Anticipating the human resource is not an easy task. You need to have a vision regarding the business resources that will map the future operational and administrative capabilities. Human Resource Planning is one of the most pivotal aspects of any business as it helps organisations with risk mitigations and, most importantly, running out of resources. 

Think of an extreme situation like a pandemic when you need employees of a specific skill set. The organisation’s economic situation is delicate due to the downfall in markets.

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It is a situation that needs an advanced Human Resource Planning process to counter the consequences. According to a report, the US’s employment rate was an all-time low in 2019, and yet, organisations are struggling to find the right talent. So, HRP becomes quintessential to have the resources in the place when you need them as an organisation. Let’s discover how you can create effective Human Resource Planning, and what defines it?

  1. What Is Human Resource Planning?
  2. Importance of Human Resource Planning
  3. The Demographic Challenge
  4. The Productivity Gap
  5. Performance Management
  6. Steps to Human Resource Planning
  7. Benefits of Human Resource Planning

1) What Is Human Resource Planning?

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The meaning of Human resource planning or workforce planning is to ensure the right staffing level to meet current and future needs. The human resource planning process involves,

  • Current workforce analytics
  • Business strategy alignment with future scope of operations
  • Detecting and mitigating gaps between current skill set and required skills
  • Planning for risk mitigation of business through human resource

These activities help curate the best talents in an organisation and keep up with the latest business staffing needs in sync with projects’ innovations. But, the question that might be popping up in your mind is – 

What is human resource planning? And why to apply it to your business?

Let’s find some answers to it!

2) Importance of Human Resource Planning

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Human capital is one of the most vital factors in any economy’s progress, and the same thing applies to an organisation looking to scale higher. As you grow and expand your business, you will need highly skilled human capital to handle different projects across domains. It is the reason why many governments spend massive money on harnessing human capital, as this tweet below indicates. 

Human Resource Planning helps an organisation to nurture human capital for better productivity and efficiency. Let’s look at some of the business challenges that will help you understand the need for Human Resource Planning.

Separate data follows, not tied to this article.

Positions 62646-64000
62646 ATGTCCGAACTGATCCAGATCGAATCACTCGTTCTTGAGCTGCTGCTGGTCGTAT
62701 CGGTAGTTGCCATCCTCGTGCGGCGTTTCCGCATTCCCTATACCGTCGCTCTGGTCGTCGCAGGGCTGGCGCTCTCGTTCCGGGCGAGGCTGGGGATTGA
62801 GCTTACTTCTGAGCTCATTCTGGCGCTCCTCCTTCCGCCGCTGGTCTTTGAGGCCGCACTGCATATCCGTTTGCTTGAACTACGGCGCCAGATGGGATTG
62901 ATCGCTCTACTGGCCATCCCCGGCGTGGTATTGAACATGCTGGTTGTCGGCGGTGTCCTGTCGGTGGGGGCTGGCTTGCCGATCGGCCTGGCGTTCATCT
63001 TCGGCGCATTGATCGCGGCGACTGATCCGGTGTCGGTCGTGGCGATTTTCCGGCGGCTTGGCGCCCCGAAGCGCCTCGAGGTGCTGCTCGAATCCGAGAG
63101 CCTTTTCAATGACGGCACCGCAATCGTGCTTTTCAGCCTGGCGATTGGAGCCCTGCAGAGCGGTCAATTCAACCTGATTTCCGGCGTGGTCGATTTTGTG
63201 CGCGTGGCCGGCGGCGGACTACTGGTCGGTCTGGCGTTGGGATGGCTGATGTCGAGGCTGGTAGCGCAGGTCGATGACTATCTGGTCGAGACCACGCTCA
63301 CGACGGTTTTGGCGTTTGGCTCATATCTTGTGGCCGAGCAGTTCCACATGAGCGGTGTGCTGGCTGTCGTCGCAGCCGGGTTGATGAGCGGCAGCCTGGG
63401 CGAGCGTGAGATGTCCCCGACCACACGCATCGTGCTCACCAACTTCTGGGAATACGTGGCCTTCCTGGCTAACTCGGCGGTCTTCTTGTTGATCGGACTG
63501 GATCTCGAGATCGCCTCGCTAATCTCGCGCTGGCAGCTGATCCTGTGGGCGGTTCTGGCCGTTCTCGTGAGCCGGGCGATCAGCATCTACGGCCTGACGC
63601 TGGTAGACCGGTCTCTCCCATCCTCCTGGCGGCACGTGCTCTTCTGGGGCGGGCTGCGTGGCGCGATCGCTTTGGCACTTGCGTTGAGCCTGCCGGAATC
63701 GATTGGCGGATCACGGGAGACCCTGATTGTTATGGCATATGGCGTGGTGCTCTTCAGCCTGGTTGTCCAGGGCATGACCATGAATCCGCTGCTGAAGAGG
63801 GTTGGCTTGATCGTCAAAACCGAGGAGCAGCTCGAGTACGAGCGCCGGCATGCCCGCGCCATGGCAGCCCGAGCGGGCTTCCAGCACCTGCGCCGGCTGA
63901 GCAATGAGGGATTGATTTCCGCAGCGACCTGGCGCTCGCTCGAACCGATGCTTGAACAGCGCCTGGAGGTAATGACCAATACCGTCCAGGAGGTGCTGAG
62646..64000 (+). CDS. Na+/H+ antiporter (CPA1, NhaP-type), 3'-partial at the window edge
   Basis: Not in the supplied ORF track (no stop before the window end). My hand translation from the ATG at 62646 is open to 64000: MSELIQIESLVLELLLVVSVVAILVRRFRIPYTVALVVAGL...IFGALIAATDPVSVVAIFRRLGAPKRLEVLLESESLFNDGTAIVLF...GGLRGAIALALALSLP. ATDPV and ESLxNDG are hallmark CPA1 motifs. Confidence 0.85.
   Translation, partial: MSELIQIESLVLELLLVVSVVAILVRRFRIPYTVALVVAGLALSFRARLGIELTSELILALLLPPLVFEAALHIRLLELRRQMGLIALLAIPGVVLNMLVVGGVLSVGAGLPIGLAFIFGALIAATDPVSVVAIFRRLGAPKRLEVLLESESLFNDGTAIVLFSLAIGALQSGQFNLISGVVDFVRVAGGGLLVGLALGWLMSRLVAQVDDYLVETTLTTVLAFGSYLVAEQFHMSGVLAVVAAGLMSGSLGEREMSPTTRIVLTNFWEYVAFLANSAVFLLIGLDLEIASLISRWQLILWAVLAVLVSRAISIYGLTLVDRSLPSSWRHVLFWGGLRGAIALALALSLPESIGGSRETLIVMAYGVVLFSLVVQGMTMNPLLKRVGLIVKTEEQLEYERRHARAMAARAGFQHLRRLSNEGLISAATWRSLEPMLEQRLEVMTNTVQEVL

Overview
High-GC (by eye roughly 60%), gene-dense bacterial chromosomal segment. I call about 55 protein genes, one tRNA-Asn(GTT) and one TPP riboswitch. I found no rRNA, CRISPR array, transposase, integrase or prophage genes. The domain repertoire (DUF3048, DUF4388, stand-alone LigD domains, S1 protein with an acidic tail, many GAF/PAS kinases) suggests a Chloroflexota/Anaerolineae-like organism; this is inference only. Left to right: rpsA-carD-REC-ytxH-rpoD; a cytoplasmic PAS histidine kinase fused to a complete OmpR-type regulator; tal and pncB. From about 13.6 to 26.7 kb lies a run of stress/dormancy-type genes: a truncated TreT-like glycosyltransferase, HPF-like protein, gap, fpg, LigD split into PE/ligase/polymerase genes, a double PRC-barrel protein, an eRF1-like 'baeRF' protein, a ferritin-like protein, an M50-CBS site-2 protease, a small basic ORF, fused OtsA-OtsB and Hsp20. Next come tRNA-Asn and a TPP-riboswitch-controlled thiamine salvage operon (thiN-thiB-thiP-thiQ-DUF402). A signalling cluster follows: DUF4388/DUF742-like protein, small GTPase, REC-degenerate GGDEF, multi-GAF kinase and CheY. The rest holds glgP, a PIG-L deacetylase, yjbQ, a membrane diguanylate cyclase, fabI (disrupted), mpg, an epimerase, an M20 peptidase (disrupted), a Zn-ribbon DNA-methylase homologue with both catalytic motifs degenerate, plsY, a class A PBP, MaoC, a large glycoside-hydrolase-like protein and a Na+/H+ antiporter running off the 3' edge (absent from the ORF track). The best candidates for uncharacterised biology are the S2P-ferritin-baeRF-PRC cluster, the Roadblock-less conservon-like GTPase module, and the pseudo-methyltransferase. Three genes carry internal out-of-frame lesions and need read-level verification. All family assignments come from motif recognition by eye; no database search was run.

3) The Demographic Challenge

The modern workforce is diverse and has demographic challenges. For example, your organisation has 30% of the workforce remote scattered across the world and 70% of in-house employees. Now there are many difficulties like timeline differences and technological boundaries to make collaborations happen. 

Human resource planning can mitigate the effects of demographic challenges and make reliable collaborations happen. Especially for remote workforce management HRP becomes paramount because you need to plan everything from contracting to integrations.

4) The Productivity Gap

With the advent of technologies like mobile, Artificial Intelligence, cognitive computing, and others, the transition to better productivity has seen performance gaps. An urgent need for employee training and onboarding for new technologies creates performance gaps due to delay in production.

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Human Resource Planning can help improve the rate of change and mitigate technology gaps for better productivity.

5) Performance Management

A Human Resource Planning process ensures that you have the measure of performance before it is too late. Performance analytics is a common thing among many organisations to boost productivity. But, analytics integrations and planning to mitigate the gaps through data needs robust HRP. 

The best practice is to have a reliable strategy with Human Resource Planning to measure real-time performances. According to HR.com, about 89% of human resource professionals prefer ongoing performance measurement yearly. As a human resource professional, you need to know how to execute such performance analytics, which you can obtain through specialised training programs.

Now that we have an idea about the meaning and importance of human resource planning let’s discover how to achieve them step by step!

6) Steps to Human Resource Planning

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Human resource professionals need to have a complete picture of the organisational needs before constructing an HRP. This step-by-step guide explores the gradual integration of different needs into your plan. It is like a roadmap for businesses to create successful processes and scale better.

Step1: Setting up the objectives for Human Resource Planning